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Old 12-13-2017, 05:56 PM
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Jennifer Reeser Jennifer Reeser is offline
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"White people are weird." LOL, Andrew. You always make my day. Thanks. What I find weird is how nothing ever changes. This is your standard update on the "token cigar store Indian" phenomenon. We have become the little Indian pieces moved around for political purposes, and a heck of a lot of the time, it seems like NEITHER side cares, sincerely.

Natives have a term for the other thing you mention: "pretindians." As for me, I don't get it. As a little girl, when the other children were making fun of my "slanty" eyes, and funny skin color ("Jenny, Jenny, copper as a penny..."), and no doll in the world looked like me...

I think it is mostly romanticism.

Roger, I thought that she had also made the claim that she's got photographic evidence of her Indian forebears. I thought I read in an interview, when the reporter asked her to see them, she answered, "They're not for your eyes," or something to that effect. I could be wrong, or that could have been "fake news," so don't quote me....

J
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Old 12-13-2017, 06:15 PM
Roger Slater Roger Slater is offline
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I hadn't heard that.

I recently read that there was a Harvard Law public relations release that boasted about her being a native American, but it wasn't her decision to include that. The school was under a lot of pressure for not having minorities, and the dean was aware that Warren claimed to have some Native American ancestry so he decided to include that fact and embarrassingly pump it up. Interestingly, the degree of ancestry that she claimed -- 1/32nd, I believe -- would not have qualified her for tribal membership even if it had been documented. Having a single great-great-great grandparent, after all, is pretty remote. One could conceivably have 32 different nationalities if that really meant something.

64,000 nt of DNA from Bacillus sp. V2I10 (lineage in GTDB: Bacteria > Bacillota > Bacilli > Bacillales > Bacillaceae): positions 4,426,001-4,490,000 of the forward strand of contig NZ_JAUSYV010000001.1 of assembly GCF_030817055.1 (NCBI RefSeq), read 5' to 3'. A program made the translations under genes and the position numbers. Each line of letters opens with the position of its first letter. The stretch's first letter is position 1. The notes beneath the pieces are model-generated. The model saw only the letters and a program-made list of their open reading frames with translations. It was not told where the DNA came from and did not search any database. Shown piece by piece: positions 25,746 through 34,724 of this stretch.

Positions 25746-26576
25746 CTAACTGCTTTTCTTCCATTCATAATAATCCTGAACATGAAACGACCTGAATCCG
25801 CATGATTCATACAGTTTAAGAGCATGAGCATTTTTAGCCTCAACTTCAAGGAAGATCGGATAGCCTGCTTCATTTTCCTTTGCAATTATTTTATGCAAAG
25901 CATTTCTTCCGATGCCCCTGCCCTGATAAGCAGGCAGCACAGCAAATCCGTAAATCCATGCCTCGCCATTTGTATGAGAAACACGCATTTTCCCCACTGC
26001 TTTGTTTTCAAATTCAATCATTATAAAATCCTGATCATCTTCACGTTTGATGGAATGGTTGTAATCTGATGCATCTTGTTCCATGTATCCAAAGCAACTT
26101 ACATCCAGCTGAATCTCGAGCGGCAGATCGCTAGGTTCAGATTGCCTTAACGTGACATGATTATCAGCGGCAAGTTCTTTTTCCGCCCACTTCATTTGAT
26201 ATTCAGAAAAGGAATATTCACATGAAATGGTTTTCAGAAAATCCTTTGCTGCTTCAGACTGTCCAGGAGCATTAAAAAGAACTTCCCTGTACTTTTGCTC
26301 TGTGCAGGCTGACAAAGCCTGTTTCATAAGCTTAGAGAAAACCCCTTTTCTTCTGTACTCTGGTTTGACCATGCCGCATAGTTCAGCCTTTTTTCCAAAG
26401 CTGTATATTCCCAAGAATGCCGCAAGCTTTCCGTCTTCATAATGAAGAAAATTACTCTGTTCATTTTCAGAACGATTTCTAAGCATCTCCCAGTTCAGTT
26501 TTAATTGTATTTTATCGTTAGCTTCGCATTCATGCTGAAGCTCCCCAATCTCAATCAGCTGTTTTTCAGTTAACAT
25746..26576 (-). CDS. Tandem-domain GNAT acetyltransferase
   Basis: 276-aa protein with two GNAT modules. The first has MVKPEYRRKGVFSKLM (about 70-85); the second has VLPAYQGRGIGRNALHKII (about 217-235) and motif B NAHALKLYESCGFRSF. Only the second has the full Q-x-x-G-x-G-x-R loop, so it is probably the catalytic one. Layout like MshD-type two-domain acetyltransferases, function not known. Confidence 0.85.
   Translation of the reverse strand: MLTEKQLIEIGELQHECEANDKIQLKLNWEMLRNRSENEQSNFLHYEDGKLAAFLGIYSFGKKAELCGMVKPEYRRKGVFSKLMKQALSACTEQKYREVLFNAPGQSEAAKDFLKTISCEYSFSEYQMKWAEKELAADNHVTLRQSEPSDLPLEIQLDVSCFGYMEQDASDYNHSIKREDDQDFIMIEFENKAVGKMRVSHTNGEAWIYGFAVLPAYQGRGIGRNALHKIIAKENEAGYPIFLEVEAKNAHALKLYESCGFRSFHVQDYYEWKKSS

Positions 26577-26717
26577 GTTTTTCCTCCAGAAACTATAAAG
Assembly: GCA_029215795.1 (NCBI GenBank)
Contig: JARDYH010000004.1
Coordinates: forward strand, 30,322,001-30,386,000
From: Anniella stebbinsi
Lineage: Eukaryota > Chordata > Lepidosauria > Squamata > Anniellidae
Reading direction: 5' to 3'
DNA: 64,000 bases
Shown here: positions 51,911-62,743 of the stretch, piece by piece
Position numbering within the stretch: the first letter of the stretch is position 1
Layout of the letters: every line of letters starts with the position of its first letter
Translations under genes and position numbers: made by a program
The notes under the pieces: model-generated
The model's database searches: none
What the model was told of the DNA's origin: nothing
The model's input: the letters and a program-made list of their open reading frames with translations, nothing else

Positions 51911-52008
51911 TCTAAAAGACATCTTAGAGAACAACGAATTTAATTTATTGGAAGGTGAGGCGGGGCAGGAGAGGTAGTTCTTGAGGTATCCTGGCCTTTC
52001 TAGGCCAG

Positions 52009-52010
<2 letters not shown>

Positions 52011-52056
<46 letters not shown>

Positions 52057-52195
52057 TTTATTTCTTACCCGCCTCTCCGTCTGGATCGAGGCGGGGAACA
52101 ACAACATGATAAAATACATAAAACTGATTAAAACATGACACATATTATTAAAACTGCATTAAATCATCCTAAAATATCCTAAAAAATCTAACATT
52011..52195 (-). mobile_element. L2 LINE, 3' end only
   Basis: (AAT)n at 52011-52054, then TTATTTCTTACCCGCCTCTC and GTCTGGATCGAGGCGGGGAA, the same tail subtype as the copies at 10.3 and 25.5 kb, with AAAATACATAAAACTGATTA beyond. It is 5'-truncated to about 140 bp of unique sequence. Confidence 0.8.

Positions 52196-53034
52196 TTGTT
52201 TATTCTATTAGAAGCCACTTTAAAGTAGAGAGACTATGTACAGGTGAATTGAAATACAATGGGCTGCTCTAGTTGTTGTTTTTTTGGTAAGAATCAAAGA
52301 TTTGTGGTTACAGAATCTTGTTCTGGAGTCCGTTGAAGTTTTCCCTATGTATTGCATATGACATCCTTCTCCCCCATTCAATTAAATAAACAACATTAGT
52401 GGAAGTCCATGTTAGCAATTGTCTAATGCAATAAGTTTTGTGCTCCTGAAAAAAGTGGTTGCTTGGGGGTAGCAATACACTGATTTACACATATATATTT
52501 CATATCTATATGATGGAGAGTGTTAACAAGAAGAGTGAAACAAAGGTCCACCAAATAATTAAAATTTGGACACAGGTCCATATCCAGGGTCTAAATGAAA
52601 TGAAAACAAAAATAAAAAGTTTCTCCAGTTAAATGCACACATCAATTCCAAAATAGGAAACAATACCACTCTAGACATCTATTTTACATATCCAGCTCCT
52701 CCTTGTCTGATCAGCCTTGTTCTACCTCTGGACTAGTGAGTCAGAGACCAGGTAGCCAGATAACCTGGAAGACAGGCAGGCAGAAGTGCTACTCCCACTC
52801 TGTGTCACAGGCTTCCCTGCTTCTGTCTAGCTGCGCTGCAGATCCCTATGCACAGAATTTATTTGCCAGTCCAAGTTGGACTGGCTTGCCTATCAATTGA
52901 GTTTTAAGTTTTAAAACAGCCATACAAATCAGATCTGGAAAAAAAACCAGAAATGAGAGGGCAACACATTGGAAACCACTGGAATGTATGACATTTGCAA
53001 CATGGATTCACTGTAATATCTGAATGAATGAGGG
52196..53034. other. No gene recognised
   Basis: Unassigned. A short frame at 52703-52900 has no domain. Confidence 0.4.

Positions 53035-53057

On subjects like this, people can only go by "family lore." Marco Rubio apparently was under the wrong impression about when his parents came over from Cuba. While I despise Rubio, I never thought he was lying. He was just repeating what he'd always been told since he was a kid, and it never occurred to him to play investigative journalist on his own parents and dig up the records. Neither he nor Warren intended to or tried to defraud anyone over it. For Warren, it was just an interesting fact, not something that she ran on or used to elevate herself. Her political enemies are the ones who falsely claimed she used it to get into college and secure tenure at Harvard. She never portrayed herself as a champion for native Americans.
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Old 12-13-2017, 08:06 PM
Jim Moonan Jim Moonan is offline
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What Andrew said. What Roger said. What Jennifer said.
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Old 12-13-2017, 10:08 PM
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Jennifer Reeser Jennifer Reeser is offline
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Roger, that percentage you mention is what we call "blood quantum." It is completely irrelevant to tribal membership, for more than a dozen tribes in Indian Country, many, many of which are all about lineal descent. If you can prove one single ancestor, then you're in, no matter how little actual "blood" you possess.

The Cherokee Nation is one of those. If I recall correctly, the current chief is 1/16th, but he has that proven ancestor, whose name was on the Dawes Roll -- sometimes called the "Trail of Tears" roll. If it were not for that, most of the "blood quantum" tribes might not even consider him Indian, at all. (Most of the tribes require either 1/4 or 1/8 minimum blood quantum).